(Here's a beta sample of a possible Nightcrawler saga...send us your comments!)
Over a half century ago, New York Daily News columnist Jimmy Breslin ran a series on a mysterious Mob boss known as Il Occhio. Although Breslin attributed enormous power and frightening bloodlust to the man, there was no proof that he was anything but a fictitious character symbolizing the dark side of the Godfather mobs of the Seventies. It was not until the Eighties when brutal killers like John Gotti and Nicky Scarfo rose to power did the glamor and mystique of the Mob fade away.
Peter Ruggiero felt as if he was going to pick up where Breslin left off with his series on Al the Blond. It was a chilling look into the New York underworld, only social media left little conjecture as to the personage being discussed. After the incarceration of Angelo “The Blade” Vacirca, there was a power vacuum in the Rossini Mob that most felt was going to be filled by Alastair Piedmont. Al the Blond had never been arrested or charged with a crime, but his name was on numerous State and Federal lists of racketeering suspects. He was under the microscope, but his network was so impenetrable that no one could even determine who his lieutenants were. Vito Scafati and Guido Rovigo were mentioned, but even they seemed as occasional contacts at best.
Ruggiero was a tall, attractive man who many thought of as effete. Yet he fancied himself an intellectual and was at home among the rich and famous and gangster types alike. His placid and sociable demeanor belied his incisive and sometimes scathing editorial style. He made more than a few enemies among those who were shredded by Peter after unwittingly taking him into their confidence. Some of these were acquaintances of Al the Blond who made the grievous blunder of sharing more than they should have.
Shortly after the Thinker had left the office of Walt Tkaczuk, Peter Ruggiero was powering down his PC for the night. He was feeling pretty cocksure after his tenth installment featuring Al the Blond hit the presses. The editors of The Inquisitor were certain that sales would begin soaring when the column pieces gave way to a feature series. His Rugg Ratt column was already the talk of the town, and the new Ruggiero Rap was predicted to become the newspaper series of the year.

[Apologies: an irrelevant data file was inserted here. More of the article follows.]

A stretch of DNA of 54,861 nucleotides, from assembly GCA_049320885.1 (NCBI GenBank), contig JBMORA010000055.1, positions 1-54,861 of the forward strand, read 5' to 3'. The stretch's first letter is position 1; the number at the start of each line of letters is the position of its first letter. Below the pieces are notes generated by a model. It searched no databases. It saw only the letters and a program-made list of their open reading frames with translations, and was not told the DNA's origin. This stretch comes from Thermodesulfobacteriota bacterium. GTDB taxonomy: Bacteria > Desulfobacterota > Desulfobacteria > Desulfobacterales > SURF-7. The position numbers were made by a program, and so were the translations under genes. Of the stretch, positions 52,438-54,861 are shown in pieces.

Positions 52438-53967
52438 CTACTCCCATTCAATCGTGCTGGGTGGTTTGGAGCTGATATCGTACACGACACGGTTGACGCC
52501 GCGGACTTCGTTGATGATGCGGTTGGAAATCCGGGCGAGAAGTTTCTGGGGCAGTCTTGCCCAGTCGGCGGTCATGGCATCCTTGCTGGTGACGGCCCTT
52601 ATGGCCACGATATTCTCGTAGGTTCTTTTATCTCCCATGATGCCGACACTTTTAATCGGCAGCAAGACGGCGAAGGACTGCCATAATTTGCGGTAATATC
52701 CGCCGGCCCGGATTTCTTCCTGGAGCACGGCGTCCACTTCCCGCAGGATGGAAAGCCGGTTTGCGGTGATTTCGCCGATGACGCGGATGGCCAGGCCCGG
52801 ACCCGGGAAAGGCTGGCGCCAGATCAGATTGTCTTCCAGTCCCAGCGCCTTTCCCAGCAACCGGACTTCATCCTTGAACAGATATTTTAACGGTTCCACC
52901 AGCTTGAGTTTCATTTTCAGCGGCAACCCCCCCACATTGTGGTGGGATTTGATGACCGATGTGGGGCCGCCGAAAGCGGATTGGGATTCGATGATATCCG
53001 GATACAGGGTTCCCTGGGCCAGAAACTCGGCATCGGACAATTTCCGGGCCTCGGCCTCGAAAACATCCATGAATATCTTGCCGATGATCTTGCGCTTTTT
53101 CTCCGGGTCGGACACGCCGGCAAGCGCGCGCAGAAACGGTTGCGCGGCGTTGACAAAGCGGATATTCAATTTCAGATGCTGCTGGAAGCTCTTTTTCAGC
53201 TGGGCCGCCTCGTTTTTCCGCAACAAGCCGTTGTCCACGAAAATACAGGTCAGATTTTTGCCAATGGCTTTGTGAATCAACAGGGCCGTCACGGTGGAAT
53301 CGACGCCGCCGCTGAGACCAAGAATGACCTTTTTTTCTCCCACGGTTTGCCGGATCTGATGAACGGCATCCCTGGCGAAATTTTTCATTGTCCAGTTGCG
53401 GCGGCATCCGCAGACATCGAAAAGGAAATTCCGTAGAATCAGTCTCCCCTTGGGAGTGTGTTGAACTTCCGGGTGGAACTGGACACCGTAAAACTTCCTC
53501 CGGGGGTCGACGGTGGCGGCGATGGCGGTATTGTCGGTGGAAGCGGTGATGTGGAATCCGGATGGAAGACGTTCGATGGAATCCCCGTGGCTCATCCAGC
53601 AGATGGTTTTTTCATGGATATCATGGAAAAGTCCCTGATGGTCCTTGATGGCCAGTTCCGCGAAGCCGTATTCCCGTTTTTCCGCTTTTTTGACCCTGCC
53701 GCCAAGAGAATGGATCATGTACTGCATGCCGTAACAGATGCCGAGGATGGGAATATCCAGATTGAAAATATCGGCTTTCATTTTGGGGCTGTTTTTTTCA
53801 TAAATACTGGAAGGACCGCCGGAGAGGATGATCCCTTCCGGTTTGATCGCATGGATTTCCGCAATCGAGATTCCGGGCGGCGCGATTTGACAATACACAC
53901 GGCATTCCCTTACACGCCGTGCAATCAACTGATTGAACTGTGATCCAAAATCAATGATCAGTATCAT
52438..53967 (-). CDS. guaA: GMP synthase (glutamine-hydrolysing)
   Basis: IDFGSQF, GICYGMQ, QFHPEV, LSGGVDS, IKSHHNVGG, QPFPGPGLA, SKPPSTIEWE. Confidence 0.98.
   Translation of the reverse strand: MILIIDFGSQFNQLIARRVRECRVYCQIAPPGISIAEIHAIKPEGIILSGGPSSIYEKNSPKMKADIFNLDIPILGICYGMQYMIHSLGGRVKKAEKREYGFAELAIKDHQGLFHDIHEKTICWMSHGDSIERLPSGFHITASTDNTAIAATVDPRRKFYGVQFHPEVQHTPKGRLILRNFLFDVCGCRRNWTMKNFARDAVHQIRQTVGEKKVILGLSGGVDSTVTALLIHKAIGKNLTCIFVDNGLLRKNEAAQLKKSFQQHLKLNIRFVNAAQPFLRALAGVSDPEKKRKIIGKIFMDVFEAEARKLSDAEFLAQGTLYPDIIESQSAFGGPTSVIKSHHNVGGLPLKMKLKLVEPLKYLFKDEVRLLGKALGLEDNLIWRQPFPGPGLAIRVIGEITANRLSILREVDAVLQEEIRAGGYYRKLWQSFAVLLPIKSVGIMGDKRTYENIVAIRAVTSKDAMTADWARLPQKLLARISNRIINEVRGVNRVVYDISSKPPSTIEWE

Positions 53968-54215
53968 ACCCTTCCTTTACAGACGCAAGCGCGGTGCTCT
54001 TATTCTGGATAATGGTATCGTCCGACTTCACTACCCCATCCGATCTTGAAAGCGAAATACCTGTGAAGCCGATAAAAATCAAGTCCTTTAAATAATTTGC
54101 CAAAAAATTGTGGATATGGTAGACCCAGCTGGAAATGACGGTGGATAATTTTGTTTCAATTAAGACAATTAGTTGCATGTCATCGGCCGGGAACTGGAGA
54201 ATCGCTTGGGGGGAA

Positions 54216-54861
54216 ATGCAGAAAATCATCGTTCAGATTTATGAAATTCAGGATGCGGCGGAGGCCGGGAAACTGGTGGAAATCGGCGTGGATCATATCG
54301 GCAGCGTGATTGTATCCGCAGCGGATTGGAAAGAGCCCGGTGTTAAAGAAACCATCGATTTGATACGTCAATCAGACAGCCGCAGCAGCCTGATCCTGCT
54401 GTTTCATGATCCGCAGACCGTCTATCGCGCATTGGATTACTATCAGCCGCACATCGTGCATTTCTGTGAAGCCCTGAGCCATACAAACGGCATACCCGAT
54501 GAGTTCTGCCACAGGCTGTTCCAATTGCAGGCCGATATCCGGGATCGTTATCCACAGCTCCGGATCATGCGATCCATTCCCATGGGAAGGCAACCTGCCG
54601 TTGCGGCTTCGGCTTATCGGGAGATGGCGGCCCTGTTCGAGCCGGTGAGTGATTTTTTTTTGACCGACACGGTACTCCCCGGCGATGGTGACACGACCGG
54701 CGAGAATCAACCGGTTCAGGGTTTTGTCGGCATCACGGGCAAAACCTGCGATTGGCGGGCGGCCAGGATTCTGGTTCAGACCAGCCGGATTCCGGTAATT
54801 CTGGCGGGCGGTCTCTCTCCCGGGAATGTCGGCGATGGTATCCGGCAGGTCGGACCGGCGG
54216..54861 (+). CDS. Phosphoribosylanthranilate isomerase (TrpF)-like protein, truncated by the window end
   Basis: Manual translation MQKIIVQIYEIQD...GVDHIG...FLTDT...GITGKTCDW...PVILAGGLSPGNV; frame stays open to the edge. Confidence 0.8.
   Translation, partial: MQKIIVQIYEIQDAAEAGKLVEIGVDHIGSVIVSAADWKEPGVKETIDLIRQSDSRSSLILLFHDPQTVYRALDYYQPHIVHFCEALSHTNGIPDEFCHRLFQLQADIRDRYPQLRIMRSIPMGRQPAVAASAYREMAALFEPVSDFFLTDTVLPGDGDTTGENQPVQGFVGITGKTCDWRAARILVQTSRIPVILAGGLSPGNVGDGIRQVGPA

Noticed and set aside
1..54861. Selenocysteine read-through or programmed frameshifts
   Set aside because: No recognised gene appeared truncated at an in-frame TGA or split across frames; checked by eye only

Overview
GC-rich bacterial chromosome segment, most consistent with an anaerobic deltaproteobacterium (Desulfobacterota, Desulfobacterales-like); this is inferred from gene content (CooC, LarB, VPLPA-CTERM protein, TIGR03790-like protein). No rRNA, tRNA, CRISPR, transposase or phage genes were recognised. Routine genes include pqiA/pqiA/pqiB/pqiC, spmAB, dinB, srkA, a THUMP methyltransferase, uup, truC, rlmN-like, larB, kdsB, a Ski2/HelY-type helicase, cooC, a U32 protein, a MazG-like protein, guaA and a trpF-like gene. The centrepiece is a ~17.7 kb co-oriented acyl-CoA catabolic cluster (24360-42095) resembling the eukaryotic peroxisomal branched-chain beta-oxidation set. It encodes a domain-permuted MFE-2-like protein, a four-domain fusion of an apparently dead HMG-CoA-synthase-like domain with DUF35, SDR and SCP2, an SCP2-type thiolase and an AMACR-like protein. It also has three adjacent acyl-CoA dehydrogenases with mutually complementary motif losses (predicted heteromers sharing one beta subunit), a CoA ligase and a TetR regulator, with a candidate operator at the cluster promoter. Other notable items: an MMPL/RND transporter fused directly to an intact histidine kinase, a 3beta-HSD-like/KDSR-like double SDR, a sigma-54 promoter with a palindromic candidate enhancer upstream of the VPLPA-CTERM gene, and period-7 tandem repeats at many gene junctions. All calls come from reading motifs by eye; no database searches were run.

He had just buffed his gold-rimmed glasses and put them back on when he saw the two figures stepping through the doorway of his office. They looked like a couple of overdressed college teens with a strangely chilly demeanor. One of the last sights he would ever remember was their doll-like lifeless eyes.
“This place is closed,” Peter said sternly though he broke a cold sweat upon realizing something was terribly wrong here. They walked in and leaned up against the wall, the black-dressed kids waiting for him to speak. “You can check in with security at the desk in the lobby. They can help get you where you need to be.”
“They’re not there,” the blonde girl replied. “I think they’re kinda tied up in the ladies’ room.” “Well, we’ve got roving security,” Peter switched on his desktop intercom. “They can come and escort you back downstairs.”
“See, I told you,” the pale young man said softly.
“Yeah, so?” she replied nonchalantly.
Peter watched with trepidation as the teens gazed down the hall through the doorway. They seemed as if waiting for a bus. Eventually they heard the elevator door in the hallway and the sound of rapidly approaching footsteps.
“Everything okay, Mr. Ruggiero?”
“These two appear to be lost. I told them you could escort them back to the lobby.”
“Sure can,” the strapping Puerto Rican guard replied. “Come on, we’ll take you back downstairs.”
“Screw you,” the blonde said tersely.
“Excuse me?” the hulking black guard asked.
At once the black-leathered blonde launched a lightning front kick into the Puerto Rican’s groin. The black man was startled but lunged for her, running right into a high-heeled roundhouse kick that nearly broke his jaw. She charged into them with a flurry of elbows and knees, dropping them to the carpet where she rendered them unconscious with a vicious stomping.
“What the hell do you want?” Peter tried to appear belligerent.
“That column you’ve been writing,” the blonde replied. “You’ve been printing lies that are hurting lots of good people. You need to go on vacation for a while. Maybe take a leave of absence.”
“Look, you don’t realize how much trouble you’re already in,” Peter flared. “You’d better get out now before it gets any worse.”
“See, I told you he wouldn’t listen,” the blonde murmured.
“Yeah, I was hoping he would.”
“Okay, look, I’m gonna call an ambulance. It’ll probably take them about ten minutes to get here,” Peter picked his cell phone off the desk.
“Don’t do that,” the raven-haired kid entreated him.
Just as Peter raised the phone to his lips, the young man swung across the desk and smashed the device into his teeth. Peter dropped the phone as the kid grabbed his lapels and pulled him over the desk. The reporter landed painfully on his knees as his assailant grabbed his hair and slammed the back of his head against the edge of the desk.
“You would’ve probably lied to us anyway,” the kid produced a small vial from his inside jacket pocket and unscrewed the cap with one hand. “You wouldn’t have gone nowhere.”
Peter tried to rise but the attacker gave him an excruciating kick to the groin. The journalist was paralyzed with pain as the kid yanked his head back, pinning it to the top of the desk.
“Sorry about this,” the young man said before pouring the contents of the vial into Peter’s eyes.
Peter let loose a deafening scream as the sulfuric acid burned through his eyeballs. The assailant pulled out a small sack into which he put the vial and the small cap.
“Wipe your fingers,” the blonde said as Peter began losing consciousness.
“I’ll be okay,” the young man replied as they stepped past the fallen guards and headed for the elevator.